Bottom Line?

How do I get the nuts and bolts of what I want to know (e.g., with our current rate of income, savings, expected Social Security income, etc., how much income will we have for our family at any given age?)? If I don't like the thought of living off that amount after retirement, then I could just go back and change the parameters...change savings amount, etc. The detailed info is excellent, but how to I boil it down?


There are several items here so I'll try to take them one at a time.

1. How will I know how much income we will have (given inputs and assumptions) each year? Look at the "Total Income" information in the reports (pdf or Excel). This will show the total income for each year along with main components of that income. The figures are inflation adjusted so all show in current (2015) dollars.

2. Building off #1, the more important figure to focus on is the "Annual" tab. This shows your total family "consumption" and also your "living standard per adult" (LSPA). Consumption essentially is discretionary spending above and beyond any housing expenses, tax payments, special expenditures, retirement account contributions, reserve fund contributions, insurance premiums, and regular saving. It can be okay for consumption to show big changes (e.g. before/after kids leave for college), but the LSPA should probably be fairly constant. This means you would have a fairly smooth standard of living year after year. You can change this, but the default algorithm tries to smooth your LSPA subject to your specific profile's constraints and inputs. If it cannot smooth your LSPA, you may want to make changes to adjust. Especially if they are large changes up or down. For example, some people save too little and their LSPA will drop in retirement. For others, it could rise after they retire.

3. For "saving", if it is in red color or parentheses, this means you are spending down some assets in a given year. Otherwise, you are adding assets.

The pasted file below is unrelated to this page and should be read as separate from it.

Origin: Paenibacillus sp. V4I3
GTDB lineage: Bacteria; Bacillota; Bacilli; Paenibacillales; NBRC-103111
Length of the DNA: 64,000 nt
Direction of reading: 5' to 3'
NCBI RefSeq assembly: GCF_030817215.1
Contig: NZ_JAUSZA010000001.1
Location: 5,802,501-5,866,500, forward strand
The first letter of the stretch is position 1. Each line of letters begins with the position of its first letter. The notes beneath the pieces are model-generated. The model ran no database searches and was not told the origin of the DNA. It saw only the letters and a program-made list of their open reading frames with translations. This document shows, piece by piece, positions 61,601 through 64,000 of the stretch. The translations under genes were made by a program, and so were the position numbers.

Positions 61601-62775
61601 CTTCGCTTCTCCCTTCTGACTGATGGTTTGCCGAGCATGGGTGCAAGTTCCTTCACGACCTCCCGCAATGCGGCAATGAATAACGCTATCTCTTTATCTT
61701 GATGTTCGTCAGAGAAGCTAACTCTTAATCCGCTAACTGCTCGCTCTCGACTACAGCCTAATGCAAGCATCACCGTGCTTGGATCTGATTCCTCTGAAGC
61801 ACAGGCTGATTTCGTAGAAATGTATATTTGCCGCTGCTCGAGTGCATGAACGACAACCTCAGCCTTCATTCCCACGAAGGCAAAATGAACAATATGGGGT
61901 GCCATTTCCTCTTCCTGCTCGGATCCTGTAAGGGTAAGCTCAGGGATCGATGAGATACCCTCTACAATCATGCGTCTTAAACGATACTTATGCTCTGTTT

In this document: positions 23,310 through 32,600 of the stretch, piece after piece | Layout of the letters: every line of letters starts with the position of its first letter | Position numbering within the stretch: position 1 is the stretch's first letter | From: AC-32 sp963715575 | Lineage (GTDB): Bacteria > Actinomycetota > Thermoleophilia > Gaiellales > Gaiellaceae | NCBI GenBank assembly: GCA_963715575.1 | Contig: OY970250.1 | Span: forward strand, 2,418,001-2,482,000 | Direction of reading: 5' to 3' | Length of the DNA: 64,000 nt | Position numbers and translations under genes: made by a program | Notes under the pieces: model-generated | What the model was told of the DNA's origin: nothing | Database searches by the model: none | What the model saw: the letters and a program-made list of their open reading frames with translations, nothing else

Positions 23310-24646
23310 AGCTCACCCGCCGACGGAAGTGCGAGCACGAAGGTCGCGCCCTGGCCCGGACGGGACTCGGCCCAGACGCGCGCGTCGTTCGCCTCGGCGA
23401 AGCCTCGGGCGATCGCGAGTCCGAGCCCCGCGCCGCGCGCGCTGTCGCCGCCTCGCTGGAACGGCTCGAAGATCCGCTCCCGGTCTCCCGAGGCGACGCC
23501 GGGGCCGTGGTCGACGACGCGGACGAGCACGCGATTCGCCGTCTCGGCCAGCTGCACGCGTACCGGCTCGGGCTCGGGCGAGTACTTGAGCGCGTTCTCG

4. There is a very good chance that you can improve (raise and/or smooth) your results by changing your inputs. For example, taking Social Security early or late, saving more (or less) in an IRA/Roth, taking a reverse mortgage, work 1 more year, etc. Many of these ideas are explored in case studies on this site. By sensitivity testing the impact of changing different variables, you can determine how big of an impact they have for your specific situation.

The bottom line is that everyone's situation is different and there are many ways to use ESPlanner. However, there are a lot of resources with the forum, case studies, etc. to leverage. By experimenting, you can find ways to improve your sustainable standard of living based on your specific profile and inputs. Good luck! This takes some time and effort, but should be worth it.

Also, if you really just want to talk to an ESPlanner employee about your setup, you may want to consider


I second the recommendation of considering 1-on-1 service, but wait until you've played with it and have a fair idea of what you can grasp on your own, and what you're confused or unclear about. That way your time will be more efficiently focused on the parts you need help with.

The case studies and online videos are a good place to start.

A user

Dan Royer's picture

Yes, many first-time users confuse "income" with discretionary spending. We can also spend from our savings. Those first four or five videos under Learn More on this site--particularly the one about interpreting reports may help.

Thanks for the comments! I think I may be tempted to do 1-to-1 closer to our retirement. I have lots to learn in the meantime, and then I will have very specific questions to our particular situation.

If you've already concluded that you'll do it at some point, don't want too long. You may learn things that will be of benefit soon enough that you change your plans. That said, definitely have a fair grasp on how the program works, first, unless you're absolutely lost. In that case you may need personal assistance, first, but feel free to ask questions here before things get that bad.

Dan Royer's picture

Yes, I wouldn't do 1-on-1 just to learn unless you get really impatient. If you stick with the program you'll be really good at it soon. It just takes a little patience at first.